In 2005, my parents were sold a reverse mortgage they did not need while my dad was in the last month of his life – with terminal cancer, on narcotic pain medication. My mom had Alzheimer’s disease and lacked basic communication and comprehension skills and, by then, could not even make small change. Although my parents lacked basic capacity, similar scenarios can and do occur every day to other people’s parents, family, and loved ones, even people with complete mental capacity.
Senior consumers are vulnerable to the bombarding media hype that promises financial security with reverse mortgages.
Just like any other product being marketed, lenders target a specific demographic and then use a celebrity status and influence to persuade consumers that a reverse mortgage is a safe, government-insured way to access the equity in their home, that the money is tax-free and can be used for paying off credit card debt, medical bills or any purpose, and that obtaining one will propel the consumer into the lifestyle they fantasize about and deserve… the retirement of their dreams.
A reverse mortgage is a complex financial instrument with lifelong consequences and should therefore never be entered into without first obtaining competent advice from independent financial and legal professionals.
NEVER remove one spouse from the title. They become a non-borrowing spouse and lose all rights to the property and in the loan. The non-borrowing spouse never “gets their name on title automatically” (or any other way) at some later time. Warning: Thousands and thousands of non-borrowing spouses have lost their homes to foreclosure and auction and become dependent on social service programs or family members for living and care at the end of life.
The ONLY reason anyone should obtain a reverse mortgage should be if it is part of the consumer’s overall financial strategy, meets their financial goals and provides financial security through retirement - and even then, it should happen ONLY after all other options (such as selling or leasing the home, possibly refinancing it with a traditional mortgage, obtaining a line of credit) have been thoroughly examined so the consumer can determine the best financial option for their circumstances.
All options should be reviewed with the guidance of financial and legal advisors who,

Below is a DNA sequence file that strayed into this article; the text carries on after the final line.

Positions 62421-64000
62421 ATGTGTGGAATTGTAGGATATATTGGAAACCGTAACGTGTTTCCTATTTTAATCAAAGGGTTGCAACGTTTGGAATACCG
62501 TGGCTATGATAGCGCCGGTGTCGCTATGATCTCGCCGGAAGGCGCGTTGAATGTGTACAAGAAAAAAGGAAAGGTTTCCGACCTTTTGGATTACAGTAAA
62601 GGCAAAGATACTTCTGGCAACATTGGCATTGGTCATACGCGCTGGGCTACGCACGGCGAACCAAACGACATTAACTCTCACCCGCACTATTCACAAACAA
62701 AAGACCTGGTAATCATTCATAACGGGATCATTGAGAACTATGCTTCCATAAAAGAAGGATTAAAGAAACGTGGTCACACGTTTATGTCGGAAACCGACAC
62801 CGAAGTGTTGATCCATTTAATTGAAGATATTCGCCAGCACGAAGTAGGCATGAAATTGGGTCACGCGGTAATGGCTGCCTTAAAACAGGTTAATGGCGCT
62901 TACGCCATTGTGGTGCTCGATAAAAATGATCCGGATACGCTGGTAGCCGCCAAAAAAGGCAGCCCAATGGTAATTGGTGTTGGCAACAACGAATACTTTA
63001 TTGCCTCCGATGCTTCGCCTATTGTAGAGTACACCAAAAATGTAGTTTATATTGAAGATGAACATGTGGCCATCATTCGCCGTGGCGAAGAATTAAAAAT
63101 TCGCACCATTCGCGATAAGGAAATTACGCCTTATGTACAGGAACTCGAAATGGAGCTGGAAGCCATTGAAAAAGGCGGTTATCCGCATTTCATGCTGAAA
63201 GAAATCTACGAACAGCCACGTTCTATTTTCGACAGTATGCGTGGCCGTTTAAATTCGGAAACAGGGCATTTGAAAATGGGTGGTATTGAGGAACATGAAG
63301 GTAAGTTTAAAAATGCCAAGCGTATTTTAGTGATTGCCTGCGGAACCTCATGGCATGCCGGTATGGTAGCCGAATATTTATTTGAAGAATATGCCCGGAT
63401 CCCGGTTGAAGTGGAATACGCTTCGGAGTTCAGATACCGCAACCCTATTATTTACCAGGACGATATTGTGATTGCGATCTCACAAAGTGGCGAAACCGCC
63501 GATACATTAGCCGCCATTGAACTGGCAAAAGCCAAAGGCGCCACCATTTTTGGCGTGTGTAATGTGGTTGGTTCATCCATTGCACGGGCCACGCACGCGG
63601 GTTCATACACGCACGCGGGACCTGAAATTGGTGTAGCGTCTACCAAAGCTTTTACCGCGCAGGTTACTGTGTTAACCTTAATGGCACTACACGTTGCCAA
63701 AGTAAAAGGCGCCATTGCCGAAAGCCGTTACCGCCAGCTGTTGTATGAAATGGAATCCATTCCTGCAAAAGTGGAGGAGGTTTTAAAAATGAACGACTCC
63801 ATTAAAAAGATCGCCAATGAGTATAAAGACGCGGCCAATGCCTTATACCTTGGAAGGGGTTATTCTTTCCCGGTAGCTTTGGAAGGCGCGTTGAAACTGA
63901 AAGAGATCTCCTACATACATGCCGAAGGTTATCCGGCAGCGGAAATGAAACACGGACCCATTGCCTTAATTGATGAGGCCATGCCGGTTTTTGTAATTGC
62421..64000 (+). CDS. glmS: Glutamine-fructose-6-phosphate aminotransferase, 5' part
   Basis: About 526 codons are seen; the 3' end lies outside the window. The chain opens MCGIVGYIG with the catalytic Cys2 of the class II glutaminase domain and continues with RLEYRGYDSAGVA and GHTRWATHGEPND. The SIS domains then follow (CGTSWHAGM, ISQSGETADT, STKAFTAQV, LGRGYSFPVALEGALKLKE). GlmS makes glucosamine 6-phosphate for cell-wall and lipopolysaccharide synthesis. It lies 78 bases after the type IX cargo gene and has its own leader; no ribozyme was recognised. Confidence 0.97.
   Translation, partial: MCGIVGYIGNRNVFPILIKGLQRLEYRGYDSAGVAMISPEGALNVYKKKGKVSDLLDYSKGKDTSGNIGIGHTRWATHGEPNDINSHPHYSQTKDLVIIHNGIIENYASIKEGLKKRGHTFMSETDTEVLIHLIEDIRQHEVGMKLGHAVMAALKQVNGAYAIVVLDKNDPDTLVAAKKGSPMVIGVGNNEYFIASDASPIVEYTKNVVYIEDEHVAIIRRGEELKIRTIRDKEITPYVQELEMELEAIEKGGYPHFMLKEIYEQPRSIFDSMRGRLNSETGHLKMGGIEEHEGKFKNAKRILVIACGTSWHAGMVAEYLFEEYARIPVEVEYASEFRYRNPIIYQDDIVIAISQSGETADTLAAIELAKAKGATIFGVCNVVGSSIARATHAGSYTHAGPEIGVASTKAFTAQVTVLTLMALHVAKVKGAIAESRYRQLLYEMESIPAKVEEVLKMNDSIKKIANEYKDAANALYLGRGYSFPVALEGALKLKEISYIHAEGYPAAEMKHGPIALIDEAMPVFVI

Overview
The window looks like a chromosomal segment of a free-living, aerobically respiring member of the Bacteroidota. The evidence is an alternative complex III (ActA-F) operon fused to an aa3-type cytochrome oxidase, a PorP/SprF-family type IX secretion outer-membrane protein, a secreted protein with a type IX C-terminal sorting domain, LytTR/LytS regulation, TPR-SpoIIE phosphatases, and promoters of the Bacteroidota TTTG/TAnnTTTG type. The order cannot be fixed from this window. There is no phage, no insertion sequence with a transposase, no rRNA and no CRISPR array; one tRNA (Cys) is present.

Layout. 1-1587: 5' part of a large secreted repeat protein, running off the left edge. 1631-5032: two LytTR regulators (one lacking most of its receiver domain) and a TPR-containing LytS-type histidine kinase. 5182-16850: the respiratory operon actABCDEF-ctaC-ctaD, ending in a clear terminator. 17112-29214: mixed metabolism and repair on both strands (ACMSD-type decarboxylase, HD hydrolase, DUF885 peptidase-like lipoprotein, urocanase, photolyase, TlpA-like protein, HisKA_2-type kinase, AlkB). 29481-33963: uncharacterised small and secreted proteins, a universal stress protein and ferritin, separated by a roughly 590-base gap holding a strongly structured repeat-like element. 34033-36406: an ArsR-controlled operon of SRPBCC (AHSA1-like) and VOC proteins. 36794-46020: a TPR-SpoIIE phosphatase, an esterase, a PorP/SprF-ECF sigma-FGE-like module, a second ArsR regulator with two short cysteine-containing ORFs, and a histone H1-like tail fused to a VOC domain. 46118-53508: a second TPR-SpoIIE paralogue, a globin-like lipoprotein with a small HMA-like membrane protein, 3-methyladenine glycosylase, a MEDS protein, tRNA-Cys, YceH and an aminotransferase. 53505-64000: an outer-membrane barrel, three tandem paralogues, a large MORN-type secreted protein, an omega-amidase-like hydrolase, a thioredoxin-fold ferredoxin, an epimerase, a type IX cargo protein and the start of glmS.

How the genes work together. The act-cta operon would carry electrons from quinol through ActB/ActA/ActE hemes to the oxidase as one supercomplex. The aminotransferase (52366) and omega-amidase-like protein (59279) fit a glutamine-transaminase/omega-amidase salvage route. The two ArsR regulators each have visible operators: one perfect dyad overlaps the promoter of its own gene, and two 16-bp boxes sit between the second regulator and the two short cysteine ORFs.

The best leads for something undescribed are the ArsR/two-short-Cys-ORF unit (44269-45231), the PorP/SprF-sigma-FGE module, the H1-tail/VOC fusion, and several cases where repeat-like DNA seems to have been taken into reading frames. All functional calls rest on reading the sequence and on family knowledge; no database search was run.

This is the only way one can be absolutely certain a reverse mortgage is suitable for a particular consumer and not the mortgage company.
Keep in mind...
The HUD Certified Counselor is neither qualified nor permitted to give financial or legal advice, both of which are vitally needed for this product. The same goes for the Lender, who can only provide information regarding the Reverse Mortgage products they sell but not the vital advice needed to determine suitability.
The most important thing for anyone considering a reverse mortgage: be 100 percent sure, 100 percent positive that this transaction is in the best interest of the borrower. There is no turning back and no recovery once the borrower’s signature is on the dotted line.
The bad, the ugly, the reality:
Seniors are especially vulnerable. They could lose their property or, at the very least, the equity in their property, and therefore the very ‘quality of life’ they were hoping for in the first place – all at a time in their lives when they are least able to recover from a catastrophic financial event.
A gentle admonition to trusting seniors: Seniors should be told that no matter how much they like or trust their salesperson, that person will not be servicing the loan. The Loan Servicer cares about one thing – profit.
What consumers can do to protect themselves before signing a reverse mortgage:
If a consumer decides to sign a reverse mortgage:
Consumers should tell the salesperson they will require an executed, dated copy of each and every page of the contract at closing. If the salesperson arrives without that copy, the borrower should insist on a postponement until the salesperson can return with the required paperwork. Then, of course, the borrower should not allow the salesperson leave without turning over that complete copy.
If a consumer realizes he or she has made a bad decision:
There really is no help once the contract is signed, even if the borrower realizes it was not a good decision. It’s a contract. That’s it. The borrower is bound by it and the lender is not some ‘nice guy’ who can be counted on to help the borrower out or be sympathetic. The best advice anyone can give at this point to minimize the financial damage would be to pay it off as soon as possible. However, the borrower needs to know he or she will lose the upfront fees and loan origination costs, which can run into thousands of dollars.
Litigation will likely not be an option:
To the best of my knowledge, not one consumer has ever been made whole in a reverse mortgage case in civil court – the few who have actually prevailed in court received only a pittance in comparison to what they lost. Borrowers should never deceive themselves into imagining the lender will ‘go gentle into that good night.’ Further, in regards to senior citizens, since elderly borrowers might not survive years of litigation or might not clearly remember everything leading up to and including the execution of the mortgage, most attorneys would likely advise potential litigants that the cons far outweigh the pros, and it is therefore not worth the time or the financial risk. On top of all that, these lenders have millions of dollars at their disposal to pay for lawyers, something most borrowers probably do not have.
For these reasons and more, the best recourse is be certain a reverse mortgage is a suitable and the best financial tool for your personal circumstances.
Author: Sandy Jolley, Elder Financial Terrorism